Significant slope rise

The degree of bow lift varies for monohull designs. However, for those unfamiliar with the term, bow lift is a boat’s tendency to lift their bow into the air and then settle somewhat before going into planning mode. This gives passengers an uncomfortable and sometimes frustrating experience, while reducing the stability and safety of the boat.


Advantages of Electric Catamarans

While individual designs may vary in their design and use, the following advantages are typically universal for most catamarans. Compared to a monohull of equivalent length, a catamaran will provide the following advantages:

  • Superior driving comfort
  • Improved stability at anchor and underway
  • Elevated cabins and interiors
  • Larger single-story cockpit and saloon
  • Significantly improved fuel consumption
  • Greatly improved close-range maneuvering

Superior driving comfort

Catamarans experience slower deceleration due to wave action. This significantly reduces the impact through the waves. This has been measured with accelerometers in similar tests and a 25% reduction in G-forces when passing over waves was found.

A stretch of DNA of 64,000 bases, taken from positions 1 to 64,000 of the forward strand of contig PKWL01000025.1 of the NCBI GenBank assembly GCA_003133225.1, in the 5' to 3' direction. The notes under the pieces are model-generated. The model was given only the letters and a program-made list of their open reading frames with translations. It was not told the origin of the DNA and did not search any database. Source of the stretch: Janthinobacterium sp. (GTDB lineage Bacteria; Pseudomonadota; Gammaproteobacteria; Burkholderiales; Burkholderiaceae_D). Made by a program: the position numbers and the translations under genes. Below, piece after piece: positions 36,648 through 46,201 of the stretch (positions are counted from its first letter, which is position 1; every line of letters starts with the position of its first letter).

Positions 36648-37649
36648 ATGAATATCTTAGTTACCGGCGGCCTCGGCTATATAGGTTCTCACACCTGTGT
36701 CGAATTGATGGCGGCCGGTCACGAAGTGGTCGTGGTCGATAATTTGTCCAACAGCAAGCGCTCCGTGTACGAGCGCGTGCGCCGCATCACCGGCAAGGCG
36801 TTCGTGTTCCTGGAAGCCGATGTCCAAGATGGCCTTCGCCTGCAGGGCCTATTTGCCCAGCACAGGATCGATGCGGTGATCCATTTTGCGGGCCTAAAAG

Improved stability at anchor and underway

Due to their substantially wider beam, catamarans have a considerably higher righting moment compared to monohulls. This prevents them from rolling from side to side when at anchor and keeps them level both when cruising and at rest. This is independent of the placement of people or luggage, which also eliminates the need for catamarans to use trim tabs.

Elevated cabins and interiors

More interior volume, especially in powerful catamarans that carry their beams all the way forward. This is true even in the smallest cats, which often have standing room in every cabin, unlike smaller monohulls. As a result of this increased volume, a motor catamaran will always feel larger compared to a monohull that is 15-20% longer in length. For example, a 35ft motor catamaran will be fairer compared to a 43ft motor yacht.

Larger monohull cockpit and saloon